Awarding themselves the unearned prize for moral superiority and assuming that the electorate will do so too is a crippling fault of the modern Labour party. Labour leader Sir Keir Starmer has just outed himself as a severe sufferer of the syndrome via the wounded tone he has taken over being questioned about the events of so-called ‘beergate Friday’ in April 2021.
In Starmer’s eyes, the venal Boris Johnson and his lackeys mock a nation by gorging on cake but when he and his entourage gather for beer and pizza in an indoor space it is merely a ‘pause for food’ and to suggest anything else amounts to ‘Tory mudslinging’. The lawyer Starmer’s distinction depends on the fact that the Prime Minister was slapped with a fixed penalty notice, while Durham Police decided that what he did was OK.
But a more acute political intelligence would see at once that this will not wash in the court of public opinion. Quite obviously Johnson and Rishi Sunak, who really was ‘ambushed by cake’, have been held to a far harsher legal standard than has been applied to Starmer. The electorate can see that.
Yet Starmer called for both Johnson and Sunak to quit over their fixed penalty notices despite knowing that the full truth about his own campaign-trail gathering had not come out.
For starters, Labour said its deputy leader Angela Rayner was not at the event when she was. This according to Starmer was a simple ‘mistake’ made in good faith. But has he ever conceded Johnson could have made simple mistakes in good faith about what constituted unlawful gatherings? Of course not.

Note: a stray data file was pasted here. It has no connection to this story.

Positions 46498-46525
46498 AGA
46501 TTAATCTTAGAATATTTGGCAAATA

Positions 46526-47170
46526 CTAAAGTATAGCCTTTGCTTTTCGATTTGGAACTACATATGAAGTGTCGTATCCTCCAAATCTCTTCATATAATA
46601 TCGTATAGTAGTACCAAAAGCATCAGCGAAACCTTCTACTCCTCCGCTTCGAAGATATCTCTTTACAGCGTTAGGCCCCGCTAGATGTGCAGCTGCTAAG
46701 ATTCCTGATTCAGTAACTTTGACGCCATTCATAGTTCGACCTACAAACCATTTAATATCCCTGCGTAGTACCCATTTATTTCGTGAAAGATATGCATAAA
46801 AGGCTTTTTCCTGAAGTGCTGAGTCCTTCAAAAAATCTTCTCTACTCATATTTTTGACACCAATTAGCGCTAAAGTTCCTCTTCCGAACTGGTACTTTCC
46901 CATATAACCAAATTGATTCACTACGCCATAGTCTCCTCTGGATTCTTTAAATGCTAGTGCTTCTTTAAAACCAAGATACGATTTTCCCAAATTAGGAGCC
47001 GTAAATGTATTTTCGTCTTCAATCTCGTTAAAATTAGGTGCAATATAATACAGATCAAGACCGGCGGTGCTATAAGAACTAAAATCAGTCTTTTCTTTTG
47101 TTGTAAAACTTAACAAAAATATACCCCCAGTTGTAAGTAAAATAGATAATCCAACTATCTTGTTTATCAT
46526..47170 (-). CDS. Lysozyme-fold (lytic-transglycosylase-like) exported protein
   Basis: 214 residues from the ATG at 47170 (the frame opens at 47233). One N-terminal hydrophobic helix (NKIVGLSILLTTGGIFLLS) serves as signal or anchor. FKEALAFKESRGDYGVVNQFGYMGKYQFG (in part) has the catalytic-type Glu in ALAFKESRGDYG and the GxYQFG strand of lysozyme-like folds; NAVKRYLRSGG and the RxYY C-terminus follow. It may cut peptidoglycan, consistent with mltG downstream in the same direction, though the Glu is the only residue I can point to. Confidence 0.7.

Instead, he pushed the idea that the furore was highly revealing about the Prime Minister’s character, telling the Commons on the day of the original Sue Gray report:
“Rather than come clean, every step of the way he has insulted the public’s intelligence… Just as he has done throughout his life, he has damaged everyone and everything around him along the way.
Can Starmer be said to have ‘come clean’ about his own lockdown socialising? Hardly. He is still being evasive now about what exactly the ‘work’ was that his team supposedly returned to after beer and pizza had been consumed around 10 p.m. on a Friday night.
‘His colleagues have spent weeks defending the indefensible, touring the TV studios, parroting his absurd denials, degrading themselves,’ Starmer also told Johnson on Sue Gray day. Anyone who has seen the likes of David Lammy struggling recently to fend off perfectly reasonable questions about beergate would need the proverbial heart of stone not to find this funny in retrospect.
When Starmer was first questioned about beergate, back in January, he told the BBC’s Sophie Raworth: ‘If you’re trying to persuade anyone that stopping to have some food when you’re in the office all day working is a breach of the rules, it’s just not going to wash.’ Yet hasn’t such thinking been at the heart of his own relentless attacks on Johnson?
Starmer the lawyer may think he has winning answers to these questions. Were he a better politician, he would see immediately that he does not. He has been hoisted by his own petard and may soon crash land against some particularly unforgiving ramparts.